In 1881, Ernst Paul Lehmann opened a toy factory in Brandenburg, Germany. The name today is nearly synonymous with some of the finest metal and mechanical toys ever made. Many of Lehmann's toys feature key-wound or flywheel mechanisms to set them in motion. His inspiration for the flywheel came from one of his contemporaries in England, William Britain. Britain created numerous toys with flywheel action and, in fact, perfected it. In spite of his unique flywheel technology, the Englishman would become better known for his toy soldiers, as will be illustrated shortly.
In 1893, Lehmann rose to dominate the metal toy market all over the world. More than 90 percent of Lehmann's production was for export, and his high-quality products were in great demand around the globe. At least until the First World War.
At that time, the political climates in England, France and America brought disfavor upon anything German. With the majority of its export market gone, Lehmann's business was limited to almost 100 percent domestic distribution. The company managed to survive the war, and during the 1920s and 1930s, Lehmann continued to thrive, his staff growing to almost 800 workers.
But Lehmann's death in 1934 and major production problems caused by the diverting of sheet metal for war materiel forced the company into a downturn. Any hope of another postwar comeback disappeared in 1949 when the Soviets confiscated the factory.
An interesting sidelight: During the Second World War, a metal toy maker called Paya in Spain picked up the slack in the metal toy market. England, France, Germany and America were using sheet metal for essential defense work. Spain did not have this problem. These Spanish models are not as desirable today as are those from Germany, principally due to their lack of pedigree. Even so, Paya reissued its metal toys in numbered, limited editions in the mid-1980s. The printing on the metal is colorful and the models are fine collectibles in their own right.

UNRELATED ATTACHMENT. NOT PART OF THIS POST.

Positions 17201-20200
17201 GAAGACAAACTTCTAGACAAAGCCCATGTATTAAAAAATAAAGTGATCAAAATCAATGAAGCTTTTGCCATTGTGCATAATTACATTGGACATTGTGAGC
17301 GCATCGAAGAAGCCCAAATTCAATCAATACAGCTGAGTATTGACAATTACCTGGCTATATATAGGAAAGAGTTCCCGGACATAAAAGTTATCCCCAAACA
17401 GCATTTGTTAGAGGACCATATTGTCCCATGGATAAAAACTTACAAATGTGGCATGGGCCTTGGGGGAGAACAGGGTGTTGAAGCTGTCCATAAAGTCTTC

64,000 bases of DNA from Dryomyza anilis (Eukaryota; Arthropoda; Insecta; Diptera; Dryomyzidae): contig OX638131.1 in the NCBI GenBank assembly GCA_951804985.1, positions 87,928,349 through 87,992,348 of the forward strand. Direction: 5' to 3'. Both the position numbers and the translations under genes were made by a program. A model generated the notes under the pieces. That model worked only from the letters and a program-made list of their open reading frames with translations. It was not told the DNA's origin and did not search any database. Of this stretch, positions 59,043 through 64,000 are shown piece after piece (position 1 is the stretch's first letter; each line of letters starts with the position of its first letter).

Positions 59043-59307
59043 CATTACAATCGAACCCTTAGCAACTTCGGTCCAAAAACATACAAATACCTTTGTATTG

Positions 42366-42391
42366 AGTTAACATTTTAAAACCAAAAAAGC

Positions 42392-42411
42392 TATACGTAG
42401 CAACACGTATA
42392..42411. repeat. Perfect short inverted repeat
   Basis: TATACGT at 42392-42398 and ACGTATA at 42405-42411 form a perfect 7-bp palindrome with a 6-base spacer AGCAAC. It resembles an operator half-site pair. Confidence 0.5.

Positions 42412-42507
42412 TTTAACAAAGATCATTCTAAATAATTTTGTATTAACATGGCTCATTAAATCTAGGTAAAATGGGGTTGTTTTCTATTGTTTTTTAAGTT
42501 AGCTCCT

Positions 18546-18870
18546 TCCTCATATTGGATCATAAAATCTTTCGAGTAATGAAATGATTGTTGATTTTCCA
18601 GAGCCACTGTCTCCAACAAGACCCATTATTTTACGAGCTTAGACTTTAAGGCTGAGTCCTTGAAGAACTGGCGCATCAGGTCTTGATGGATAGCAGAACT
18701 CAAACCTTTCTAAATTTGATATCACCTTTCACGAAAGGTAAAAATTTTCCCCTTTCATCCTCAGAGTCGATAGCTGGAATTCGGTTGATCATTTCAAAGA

It is worth noting that American manufacturer Ives & Co. made a mechanical toy depicting Gen. Ulysses S. Grant sitting comfortably in a chair, legs crossed, with what appears to be a large pyramid cigar in his hand. When wound up, the general puffs contentedly. This cigar-friendly toy dates from the 1870s.
While more common metal and mechanical toys from the twentieth century are readily available at toy shows, estate sales and auctions, rare examples and those from the nineteenth century are more likely found through private dealers and world-class auction houses like Sotheby's, Christie's, and Phillips. Recent auctions of early toys included pieces of the Malcolm Forbes Collection and the Britains Archive. Both auctions achieved record sales figures for a number of rare pieces. For example, a 38-inch-long 1920s Märklin tin ocean liner model, Norddeutscher Lloyd Bremen, from the Forbes collection sold for a staggering $26,450.
Miniature armies have been popular playthings among boys for over 100 years. Now mostly an adult collectible, toy soldiers have a history as rich and monumental as the armies they resemble. The continued popularity of toy soldiers as a collectible is a tribute to their simplicity and charm.
Small armies have been found in the pyramids of Egypt, and early ancestors of the modern toy soldier were made by religious trinket makers who discovered a market for secular figures, beyond their standard lines of saints, apostles and creches. But it is generally accepted that the first toy soldiers as we know them today originated in Germany.
The first commercially marketed miniature tin armies consisted of recruits that were two-dimensional, roughly one millimeter thick; today they are called "flats." They consist of a base and, as the modern moniker implies, the legs, arms and body are on the same plane. Their body positions resembled those of humans depicted in Egyptian art.